The Pearl John Steinbeck Analysis

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The Pearl
“…Kino’s brain cleared from its red concentration and he knew the sound—the keening, moaning, rising hysterical cry from the little cave in the side of the stone mountain, the cry of death”(Steinbeck, 1947, p. 87). In the novel, The Pearl, John Steinbeck presented a family of three and a pearl to demonstrate how the power of greed and selfishness from wealth can impact and destroy a once content family. An example of how John Steinbeck became an advocate for the oppressed and social reform by addressing the societal differences and class struggles among the people of La Paz is in a parable he wrote called The Pearl.
John Steinbeck was born in Salinas, California, in 1902. Enrolled in literature and writing courses, he left Stanford
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Steinbeck (1947) exemplifies the doctor’s wealth by writing, “He poured his second cup of chocolate and crumbled a sweet biscuit in his fingers” (p. 11). During that time period and location, only wealthy people could eat expensive food that consists of chocolate and sugar. Considering he was on his second cup of chocolate and that his biscuits were sweet implies that he was well beyond financially stable, compared to Kino and Juana who had only a corncake and pulque for…show more content…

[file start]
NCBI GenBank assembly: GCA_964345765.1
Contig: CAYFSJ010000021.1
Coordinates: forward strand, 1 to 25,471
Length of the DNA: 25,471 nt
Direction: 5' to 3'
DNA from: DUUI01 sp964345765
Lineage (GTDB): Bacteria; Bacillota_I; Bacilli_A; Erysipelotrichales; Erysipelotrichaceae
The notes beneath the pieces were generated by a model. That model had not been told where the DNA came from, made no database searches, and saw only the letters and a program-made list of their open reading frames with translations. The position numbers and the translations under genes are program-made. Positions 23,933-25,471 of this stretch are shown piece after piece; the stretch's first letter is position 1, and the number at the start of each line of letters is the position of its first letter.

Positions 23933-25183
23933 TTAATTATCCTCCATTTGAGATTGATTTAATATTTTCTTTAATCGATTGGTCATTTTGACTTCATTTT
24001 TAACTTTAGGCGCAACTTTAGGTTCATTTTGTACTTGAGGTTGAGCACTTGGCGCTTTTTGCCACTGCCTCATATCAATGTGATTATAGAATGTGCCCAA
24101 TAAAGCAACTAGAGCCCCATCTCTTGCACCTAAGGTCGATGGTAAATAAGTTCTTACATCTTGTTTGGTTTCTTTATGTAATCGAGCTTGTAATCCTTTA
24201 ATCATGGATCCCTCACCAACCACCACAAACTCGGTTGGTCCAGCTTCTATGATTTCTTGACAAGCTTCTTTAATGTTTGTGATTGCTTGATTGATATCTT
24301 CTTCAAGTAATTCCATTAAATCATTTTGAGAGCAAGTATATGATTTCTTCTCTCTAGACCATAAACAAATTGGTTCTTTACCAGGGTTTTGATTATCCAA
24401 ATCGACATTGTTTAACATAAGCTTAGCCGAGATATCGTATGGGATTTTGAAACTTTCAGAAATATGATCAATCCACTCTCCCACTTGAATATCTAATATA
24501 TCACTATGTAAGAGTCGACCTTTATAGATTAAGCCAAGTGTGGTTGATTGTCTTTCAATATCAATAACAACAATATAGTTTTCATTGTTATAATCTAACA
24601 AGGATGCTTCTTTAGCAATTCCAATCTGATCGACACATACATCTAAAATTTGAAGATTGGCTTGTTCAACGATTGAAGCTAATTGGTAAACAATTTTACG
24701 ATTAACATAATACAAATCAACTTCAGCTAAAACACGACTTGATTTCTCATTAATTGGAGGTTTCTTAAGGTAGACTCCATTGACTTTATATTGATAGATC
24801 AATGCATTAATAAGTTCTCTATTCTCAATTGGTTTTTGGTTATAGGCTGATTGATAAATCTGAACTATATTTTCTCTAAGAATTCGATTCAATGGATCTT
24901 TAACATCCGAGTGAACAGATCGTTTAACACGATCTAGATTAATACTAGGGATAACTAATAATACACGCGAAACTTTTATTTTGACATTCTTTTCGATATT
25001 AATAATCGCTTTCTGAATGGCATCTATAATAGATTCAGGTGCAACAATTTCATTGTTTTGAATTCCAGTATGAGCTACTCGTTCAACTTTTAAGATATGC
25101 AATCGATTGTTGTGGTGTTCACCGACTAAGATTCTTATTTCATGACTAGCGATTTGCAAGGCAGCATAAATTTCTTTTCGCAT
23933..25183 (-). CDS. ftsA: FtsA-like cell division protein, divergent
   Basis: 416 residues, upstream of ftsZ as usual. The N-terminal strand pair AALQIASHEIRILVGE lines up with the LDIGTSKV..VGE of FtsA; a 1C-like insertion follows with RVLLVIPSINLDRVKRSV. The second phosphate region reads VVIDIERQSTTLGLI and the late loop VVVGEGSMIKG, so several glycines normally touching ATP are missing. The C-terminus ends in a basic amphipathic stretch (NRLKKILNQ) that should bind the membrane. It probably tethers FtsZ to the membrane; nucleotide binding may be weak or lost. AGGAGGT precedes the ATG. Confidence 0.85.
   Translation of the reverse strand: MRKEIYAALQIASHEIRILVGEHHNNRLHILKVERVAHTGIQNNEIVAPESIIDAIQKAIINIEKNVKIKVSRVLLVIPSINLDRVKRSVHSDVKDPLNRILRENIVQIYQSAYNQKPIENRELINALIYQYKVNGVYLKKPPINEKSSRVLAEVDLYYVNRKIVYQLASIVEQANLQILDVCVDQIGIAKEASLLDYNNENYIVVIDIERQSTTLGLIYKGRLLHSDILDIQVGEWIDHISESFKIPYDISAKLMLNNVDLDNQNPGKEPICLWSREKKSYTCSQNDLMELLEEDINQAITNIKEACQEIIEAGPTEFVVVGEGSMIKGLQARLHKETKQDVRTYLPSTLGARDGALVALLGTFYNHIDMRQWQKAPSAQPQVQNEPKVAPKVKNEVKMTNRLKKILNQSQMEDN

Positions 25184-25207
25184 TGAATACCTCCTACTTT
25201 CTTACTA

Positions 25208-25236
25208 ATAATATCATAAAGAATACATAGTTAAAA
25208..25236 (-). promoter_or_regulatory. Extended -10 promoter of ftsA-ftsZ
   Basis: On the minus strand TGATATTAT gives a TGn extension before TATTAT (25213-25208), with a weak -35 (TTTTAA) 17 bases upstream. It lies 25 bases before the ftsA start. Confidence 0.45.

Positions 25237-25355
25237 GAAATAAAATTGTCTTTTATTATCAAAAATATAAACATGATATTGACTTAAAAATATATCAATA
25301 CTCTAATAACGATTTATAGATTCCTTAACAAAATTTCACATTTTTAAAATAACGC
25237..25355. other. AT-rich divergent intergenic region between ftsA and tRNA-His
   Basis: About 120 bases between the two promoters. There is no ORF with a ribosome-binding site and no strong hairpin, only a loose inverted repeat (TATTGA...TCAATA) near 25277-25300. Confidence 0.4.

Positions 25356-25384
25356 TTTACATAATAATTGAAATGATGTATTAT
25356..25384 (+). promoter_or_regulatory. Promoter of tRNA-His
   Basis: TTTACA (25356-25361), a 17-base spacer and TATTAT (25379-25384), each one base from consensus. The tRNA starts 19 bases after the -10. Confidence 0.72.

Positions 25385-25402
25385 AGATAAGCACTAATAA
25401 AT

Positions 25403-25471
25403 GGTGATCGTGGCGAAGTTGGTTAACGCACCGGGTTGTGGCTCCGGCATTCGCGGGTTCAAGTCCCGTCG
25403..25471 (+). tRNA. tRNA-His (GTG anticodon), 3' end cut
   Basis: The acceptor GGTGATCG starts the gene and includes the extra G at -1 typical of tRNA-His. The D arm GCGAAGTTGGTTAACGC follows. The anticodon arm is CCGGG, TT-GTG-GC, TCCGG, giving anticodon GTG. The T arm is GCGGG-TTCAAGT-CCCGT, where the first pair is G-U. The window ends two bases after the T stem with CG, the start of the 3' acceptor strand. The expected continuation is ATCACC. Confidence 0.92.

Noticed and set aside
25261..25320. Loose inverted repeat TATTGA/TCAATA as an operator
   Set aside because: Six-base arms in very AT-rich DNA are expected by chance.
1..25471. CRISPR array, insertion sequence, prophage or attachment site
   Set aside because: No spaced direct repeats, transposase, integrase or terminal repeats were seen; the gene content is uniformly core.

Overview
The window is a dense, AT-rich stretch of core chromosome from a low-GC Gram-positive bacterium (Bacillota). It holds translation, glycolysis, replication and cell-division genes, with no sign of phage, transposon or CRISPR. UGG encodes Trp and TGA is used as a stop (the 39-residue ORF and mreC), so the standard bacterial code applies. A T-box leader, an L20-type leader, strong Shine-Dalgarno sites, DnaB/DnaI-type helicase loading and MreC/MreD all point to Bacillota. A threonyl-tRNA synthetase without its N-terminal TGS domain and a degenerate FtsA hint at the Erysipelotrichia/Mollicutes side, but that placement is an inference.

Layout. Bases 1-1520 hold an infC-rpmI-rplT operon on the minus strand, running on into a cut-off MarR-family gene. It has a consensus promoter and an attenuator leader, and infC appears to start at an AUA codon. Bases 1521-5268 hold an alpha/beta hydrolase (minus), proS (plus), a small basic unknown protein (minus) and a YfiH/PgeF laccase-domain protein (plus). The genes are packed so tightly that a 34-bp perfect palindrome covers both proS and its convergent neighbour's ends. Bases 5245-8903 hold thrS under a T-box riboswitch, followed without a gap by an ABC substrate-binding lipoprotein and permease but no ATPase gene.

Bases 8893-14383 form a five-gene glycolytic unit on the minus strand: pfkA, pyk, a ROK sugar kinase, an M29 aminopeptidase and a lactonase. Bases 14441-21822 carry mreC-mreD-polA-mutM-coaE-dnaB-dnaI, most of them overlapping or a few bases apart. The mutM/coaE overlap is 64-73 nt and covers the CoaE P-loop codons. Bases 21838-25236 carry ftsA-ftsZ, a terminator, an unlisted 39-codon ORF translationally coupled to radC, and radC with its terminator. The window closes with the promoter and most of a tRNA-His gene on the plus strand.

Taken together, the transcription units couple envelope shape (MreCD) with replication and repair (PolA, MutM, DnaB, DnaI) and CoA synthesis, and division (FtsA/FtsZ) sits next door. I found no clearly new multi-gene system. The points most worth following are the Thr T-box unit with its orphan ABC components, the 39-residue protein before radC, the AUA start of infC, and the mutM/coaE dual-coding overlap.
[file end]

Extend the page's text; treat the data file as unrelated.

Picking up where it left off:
At first, the pearl symbolized aa amazing providence. With the discovery of the great pearl, Kino began to have hope for Coyotito’s future and thought of the different possibilities that lead before him. However, as the town found out about ‘“the Pearl of the World”’(Steinbeck, 1947, p. 23), it began to have an injurious effect into Kino’s simplistic life (SparkNotes Editors, 2002). Juana and Kino’s brother began to seek the pearl as a threat rather than a blessing as the pearl began to symbolize and associate more materialistic desires. With Kino’s desire to acquire wealth from the pearl, he altered from a happy and content father into a savage criminal. By Kino’s demonstration of the destruction of innocence from greed and desire, the pearl soon became a symbol of human destruction. Kino’s gluttony shortly leads him to violently mistreat his wife and also to the death of his only son, Coyotito (SparkNotes Editors, 2002). SparkNotes Editors (2002) believed that his greed ultimately isolated Kino from his cultural customs and society. Overall, according to Wheeler (2008), the parable’s moral lesson was that “money cannot buy
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